These things linger within our collective psyche, pulling and tugging at us. The haunting of the past causes trauma, as Hall points out throughout the text. Near the end of the chapter, Hall holds an archival manuscript within her hands and narrates, “We must use our haunting to see how Black life truly is and see how it could be otherwise.” In the next panel, the manuscript crumbles in her grasp, and she narrates, “We must live in an alternative Black temporality where we reach into the past to ‘reimagine the future otherwise.’” The third panel depicts Hall piecing the manuscript back together as she says, “the story we are given of being Black in America is that we have no past, and we have no say in the future, the future that doesn’t contain us.”
Martínez concludes this four-panel sequence by showing Hall saying these words during a lecture, and she ends with, “But it must.” Here, Hall and Martínez get to the importance of memory and history. She points out earlier how the narrative gets written, obfuscating the past and presenting it in a one-dimensional manner. This is nothing new. David Walker, Frederick Douglass, and more had to fight the construction of history from the founding of the United States. The current debates over education and teaching history reflect that this has been an ongoing battle, one that shows no signs of letting up. That is why the conclusion of Wake stands out. It calls upon us to remember that we must be aware, we must be knowledgeable, and we must be prepared to fight for the truth.
The final three panels are each two-page spreads. In the first, Hall stands on a beach, looking out over the ocean as she talks about the importance of telling the true stories. She writes, “When we go back and retrieve our past, our legacy of resistance through impossible odds, our way out of no way, we redress the void of origin that would erase us. We empower and bring joy to our present. This is ancestry in progress, and it is our superpower.” The telling of truth is and of itself resistance, the reclaiming of the voices that white supremacy has erased through its own self-serving constructions of the past to solidify and maintain power.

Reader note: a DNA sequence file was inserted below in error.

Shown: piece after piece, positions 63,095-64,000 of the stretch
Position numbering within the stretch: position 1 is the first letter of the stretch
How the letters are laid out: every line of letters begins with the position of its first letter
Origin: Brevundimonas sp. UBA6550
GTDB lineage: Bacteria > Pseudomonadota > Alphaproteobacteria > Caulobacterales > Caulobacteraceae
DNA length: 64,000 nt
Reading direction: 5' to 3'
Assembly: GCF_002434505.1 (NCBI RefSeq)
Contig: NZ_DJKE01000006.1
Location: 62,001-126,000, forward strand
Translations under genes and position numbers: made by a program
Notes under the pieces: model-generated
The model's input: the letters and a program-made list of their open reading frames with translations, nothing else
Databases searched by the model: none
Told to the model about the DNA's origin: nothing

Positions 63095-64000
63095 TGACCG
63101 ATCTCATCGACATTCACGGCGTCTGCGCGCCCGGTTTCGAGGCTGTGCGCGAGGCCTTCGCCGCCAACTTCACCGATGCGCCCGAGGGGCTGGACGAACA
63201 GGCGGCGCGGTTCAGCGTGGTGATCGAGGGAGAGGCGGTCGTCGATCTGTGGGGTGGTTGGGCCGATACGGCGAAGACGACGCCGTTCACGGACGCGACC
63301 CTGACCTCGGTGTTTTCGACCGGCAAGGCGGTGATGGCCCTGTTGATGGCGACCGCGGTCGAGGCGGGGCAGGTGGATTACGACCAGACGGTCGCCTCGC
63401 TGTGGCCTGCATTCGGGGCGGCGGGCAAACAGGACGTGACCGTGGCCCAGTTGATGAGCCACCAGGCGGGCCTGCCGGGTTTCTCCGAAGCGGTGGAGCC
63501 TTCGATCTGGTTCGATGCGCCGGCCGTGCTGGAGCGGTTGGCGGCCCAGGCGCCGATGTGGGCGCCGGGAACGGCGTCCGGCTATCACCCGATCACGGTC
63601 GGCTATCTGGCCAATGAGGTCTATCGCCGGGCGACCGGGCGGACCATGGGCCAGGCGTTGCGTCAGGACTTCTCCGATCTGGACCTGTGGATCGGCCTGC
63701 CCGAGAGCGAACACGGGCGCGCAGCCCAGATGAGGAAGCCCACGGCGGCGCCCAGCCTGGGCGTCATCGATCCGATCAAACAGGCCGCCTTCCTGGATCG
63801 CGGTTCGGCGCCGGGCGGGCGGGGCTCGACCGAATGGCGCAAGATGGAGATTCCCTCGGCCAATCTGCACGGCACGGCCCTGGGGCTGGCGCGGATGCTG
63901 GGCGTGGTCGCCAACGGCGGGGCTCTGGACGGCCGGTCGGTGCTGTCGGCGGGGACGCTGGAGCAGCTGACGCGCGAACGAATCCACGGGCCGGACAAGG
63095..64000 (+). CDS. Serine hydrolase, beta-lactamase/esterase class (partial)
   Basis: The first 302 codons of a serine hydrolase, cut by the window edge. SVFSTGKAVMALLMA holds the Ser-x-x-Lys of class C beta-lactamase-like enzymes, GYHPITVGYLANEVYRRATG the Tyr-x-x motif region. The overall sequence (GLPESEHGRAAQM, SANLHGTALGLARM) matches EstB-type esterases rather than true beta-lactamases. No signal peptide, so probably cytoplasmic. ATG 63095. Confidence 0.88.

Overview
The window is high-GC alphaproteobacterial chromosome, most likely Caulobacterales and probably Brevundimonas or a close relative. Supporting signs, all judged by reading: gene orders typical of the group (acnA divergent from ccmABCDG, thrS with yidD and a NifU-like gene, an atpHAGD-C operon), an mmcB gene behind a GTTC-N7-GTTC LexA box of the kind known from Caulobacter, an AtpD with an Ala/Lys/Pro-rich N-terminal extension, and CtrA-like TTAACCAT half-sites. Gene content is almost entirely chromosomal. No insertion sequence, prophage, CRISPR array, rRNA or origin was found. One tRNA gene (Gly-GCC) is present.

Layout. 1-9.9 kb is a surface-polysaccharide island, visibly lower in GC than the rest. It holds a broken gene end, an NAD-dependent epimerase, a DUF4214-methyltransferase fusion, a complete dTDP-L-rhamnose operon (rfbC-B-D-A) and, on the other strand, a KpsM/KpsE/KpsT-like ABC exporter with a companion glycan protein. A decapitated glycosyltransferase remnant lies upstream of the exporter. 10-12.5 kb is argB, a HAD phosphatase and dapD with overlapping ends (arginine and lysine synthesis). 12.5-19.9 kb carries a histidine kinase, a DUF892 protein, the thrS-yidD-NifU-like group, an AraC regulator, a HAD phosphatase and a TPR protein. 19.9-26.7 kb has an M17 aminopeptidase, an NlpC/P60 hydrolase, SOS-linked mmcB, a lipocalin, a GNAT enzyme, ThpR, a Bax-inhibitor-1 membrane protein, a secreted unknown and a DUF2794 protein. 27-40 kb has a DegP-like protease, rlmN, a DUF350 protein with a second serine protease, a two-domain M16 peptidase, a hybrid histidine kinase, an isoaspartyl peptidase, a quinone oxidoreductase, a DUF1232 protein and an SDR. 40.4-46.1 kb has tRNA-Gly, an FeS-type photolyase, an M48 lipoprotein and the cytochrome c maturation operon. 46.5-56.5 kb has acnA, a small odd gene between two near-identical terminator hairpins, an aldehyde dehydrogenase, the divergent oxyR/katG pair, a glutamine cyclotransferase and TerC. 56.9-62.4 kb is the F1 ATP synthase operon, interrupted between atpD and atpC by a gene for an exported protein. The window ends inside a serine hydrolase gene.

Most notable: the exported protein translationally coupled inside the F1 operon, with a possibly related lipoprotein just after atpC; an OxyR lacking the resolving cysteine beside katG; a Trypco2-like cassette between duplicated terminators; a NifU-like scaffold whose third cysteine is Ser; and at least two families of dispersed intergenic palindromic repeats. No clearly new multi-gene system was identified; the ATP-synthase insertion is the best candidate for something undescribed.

The next panel shows the Unity, on fire, sailing away from us, as a hand, holding a spear, breaches the surface of the water. On the final pages, we see Alele arising from the water, as we do on the title page, with the spear in her hand as she shouts, “For the future!” This image serves multiple purposes, but for me the key is that it is Alele’s reclamation of her narrative, no matter if that was her real name or if Hall’s story is totally factual. It’s a reclamation that provides humanity to Woman №4 and Woman №10, individuals whose names we do not know. Along with this, it’s a call to continue to fight, to continue to reclaim the voices of those who have been suppressed and erased from the collective consciousness. Only then can we tell the true history. Only then can we begin to move forward. People fight so hard to preserve myths and false narratives because they adhere to their beliefs of superiority. Those narratives are just that, myths, and we must correct those myths and retrieve the narrative. Wake does just that.
What are your thoughts? As usual, let me know in the comments below, and make sure to follow me on Twitter at @silaslapham.